This is the evening-word tradition, and it is exquisite in beauty. It is the last thing Jedidiah says to me every night—the last human interaction I have at all, in fact, before ’tis off to rest and repose for me.
It all began several months ago. I had remarked to Naomi, Hannah, and Jedidiah that it would be so nice to conclude the day with something beautiful or edifying or even simply wholesome. Too often, we have a stress sandwich in our lives—a thick slice of turmoil, a thin and watered-down spreading of respite, followed by another coarse and grainy slice of strife–when we should have a joy sandwich, in which the Bread of Life is primary and frustration is not the focus. I proposed the “last wholesome word” idea in order to minimize some of that emotional tumult. Complete all that we need to do, then read and sing, then pray, then take ourselves off to bed with one single thought in mind. We all agreed to do it, but Jedidiah is the only one who has consistently remembered. Even after I long would have forgotten this part of our evening routine, Jedidiah continues with our word-recitation. Our WORD recitation?
And so it is every night around 11:00 PM: “David”. “Tabernacle”. “Seeking”. “River”. “Fruit”. “Solomon”. Once, the word was something like “lampstand”. In three seconds and two syllables or less, we’ve discussed everything from Levitical offerings and the glory of our risen Lord as found in Revelation to Jesus’ interactions with those who loved Him. Often, the word is abstract and I really have to ponder it before understanding the reference. Other times, the word has multiple meanings. When Jedidiah said “birds”, he could have been referring to the specific references to the seven pairs of birds brought onto the ark, to the many Scriptures about doves, or to the verse that proclaims that we shall mount up with wings like eagles. Jedidiah seldom explains the words he has chosen; they are for me to internalize—”show, don’t tell”, you know.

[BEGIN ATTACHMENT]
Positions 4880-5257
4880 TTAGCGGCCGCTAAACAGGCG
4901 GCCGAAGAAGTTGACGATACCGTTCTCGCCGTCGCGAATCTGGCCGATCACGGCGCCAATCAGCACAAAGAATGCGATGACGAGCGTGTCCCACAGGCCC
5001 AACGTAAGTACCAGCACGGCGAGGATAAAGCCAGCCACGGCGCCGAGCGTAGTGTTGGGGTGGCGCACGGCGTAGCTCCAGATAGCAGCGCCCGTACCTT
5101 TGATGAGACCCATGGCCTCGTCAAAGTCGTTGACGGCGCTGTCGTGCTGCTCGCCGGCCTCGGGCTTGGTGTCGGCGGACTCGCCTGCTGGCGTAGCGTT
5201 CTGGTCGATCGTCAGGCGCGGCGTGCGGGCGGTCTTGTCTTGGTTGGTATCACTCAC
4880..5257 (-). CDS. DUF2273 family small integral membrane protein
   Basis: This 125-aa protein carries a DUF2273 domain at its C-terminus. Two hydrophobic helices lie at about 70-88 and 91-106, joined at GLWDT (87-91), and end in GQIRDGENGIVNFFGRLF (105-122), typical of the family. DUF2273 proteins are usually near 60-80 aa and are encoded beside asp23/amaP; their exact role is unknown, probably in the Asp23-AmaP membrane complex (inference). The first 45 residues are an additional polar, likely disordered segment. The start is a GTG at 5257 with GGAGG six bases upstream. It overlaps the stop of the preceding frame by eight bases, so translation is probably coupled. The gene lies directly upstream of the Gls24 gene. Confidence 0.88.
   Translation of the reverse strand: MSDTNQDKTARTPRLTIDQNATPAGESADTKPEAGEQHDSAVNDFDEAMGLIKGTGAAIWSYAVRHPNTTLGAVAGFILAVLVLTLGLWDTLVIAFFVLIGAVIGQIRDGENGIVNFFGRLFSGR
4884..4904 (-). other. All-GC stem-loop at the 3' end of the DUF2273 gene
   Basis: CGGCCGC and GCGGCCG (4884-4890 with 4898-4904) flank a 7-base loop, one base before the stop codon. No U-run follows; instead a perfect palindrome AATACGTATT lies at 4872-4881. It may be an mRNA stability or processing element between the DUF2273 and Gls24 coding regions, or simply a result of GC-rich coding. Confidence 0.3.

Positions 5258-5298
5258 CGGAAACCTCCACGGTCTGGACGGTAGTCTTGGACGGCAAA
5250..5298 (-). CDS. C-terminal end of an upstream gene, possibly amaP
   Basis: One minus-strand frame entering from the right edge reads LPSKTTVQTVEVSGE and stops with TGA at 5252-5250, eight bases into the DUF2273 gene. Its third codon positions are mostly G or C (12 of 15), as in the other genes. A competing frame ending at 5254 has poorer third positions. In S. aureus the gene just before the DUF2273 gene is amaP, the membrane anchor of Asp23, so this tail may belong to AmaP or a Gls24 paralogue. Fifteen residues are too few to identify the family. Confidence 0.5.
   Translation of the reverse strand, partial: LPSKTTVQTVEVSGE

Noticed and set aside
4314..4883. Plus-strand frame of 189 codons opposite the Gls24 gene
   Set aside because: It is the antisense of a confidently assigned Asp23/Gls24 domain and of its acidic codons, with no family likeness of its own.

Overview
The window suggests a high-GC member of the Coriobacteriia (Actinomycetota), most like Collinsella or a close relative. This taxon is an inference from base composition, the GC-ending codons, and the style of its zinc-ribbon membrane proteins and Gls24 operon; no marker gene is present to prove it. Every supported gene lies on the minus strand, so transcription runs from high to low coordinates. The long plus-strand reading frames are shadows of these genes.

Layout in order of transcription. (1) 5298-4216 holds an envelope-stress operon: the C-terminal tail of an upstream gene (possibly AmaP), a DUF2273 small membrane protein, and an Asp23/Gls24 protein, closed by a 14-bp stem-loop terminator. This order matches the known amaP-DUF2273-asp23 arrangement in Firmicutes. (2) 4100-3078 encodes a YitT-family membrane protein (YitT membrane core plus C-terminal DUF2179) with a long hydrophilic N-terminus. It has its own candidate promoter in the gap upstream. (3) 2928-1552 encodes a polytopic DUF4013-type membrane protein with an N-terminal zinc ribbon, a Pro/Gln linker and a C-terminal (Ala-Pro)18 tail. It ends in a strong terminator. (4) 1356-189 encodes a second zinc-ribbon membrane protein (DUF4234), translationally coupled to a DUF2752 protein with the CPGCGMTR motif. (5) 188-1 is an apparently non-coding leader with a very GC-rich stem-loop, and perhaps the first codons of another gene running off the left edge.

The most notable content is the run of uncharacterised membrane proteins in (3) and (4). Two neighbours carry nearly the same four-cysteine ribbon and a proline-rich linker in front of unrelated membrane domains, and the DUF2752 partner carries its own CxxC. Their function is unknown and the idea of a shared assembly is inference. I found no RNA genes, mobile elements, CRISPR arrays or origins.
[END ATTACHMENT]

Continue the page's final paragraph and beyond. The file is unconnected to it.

Sometimes, I attempt to exchange words with Jedidiah—he says “tablet”, and I am very tempted to say “covering” or “cheribum”. But then, just as I begin to hand him the word I have spent all night thinking of, something in his tone or in the very majesty of the word he has chosen stops me—stuns me into awed silence at the beauty of our holy, holy God. So, usually, the words go only one way.
I wonder if he knows, Jedidiah, the man whom the Lord loves. I wonder if he knows that I cherish the word-a-day tradition and the principle behind it. He has read Deuteronomy—numerous times, I’m sure—but does he remember what is written in chapter six, verses seven through nine: “[you] shall talk of [God’s commandments] when you sit in your house, and when you walk by the way, and when you lie down, and when you rise. And you shall bind them as a sign upon your hand, and they shall be as frontlets between your eyes. And you shall write them on the doorposts of your house and on your gates”? Does he remember, and does he know how intensely meaningful the tradition is to me?
I have a word for him. It is morning as I write this, not evening. Jedidiah has not yet given me his treasure of a word, so I cannot be so swept away by God’s awesomeness as to forget my meagre little phrase. Writing it is not part of this tradition—too formal for something generally spontaneous. And yet, despite all of this, I have a word—nay, perhaps several words–for Jedidiah today…
Grammatical Aside: You don’t get an addendum today—just a critique of our language! I wrote of “three seconds … or less”. Shouldn’t that more accurately be “fewer”—”three seconds or fewer”—since “seconds”, unlike “sand” or “water” or even “time”, can be tangibly counted? Yes, “three seconds and two syllables or FEWER”.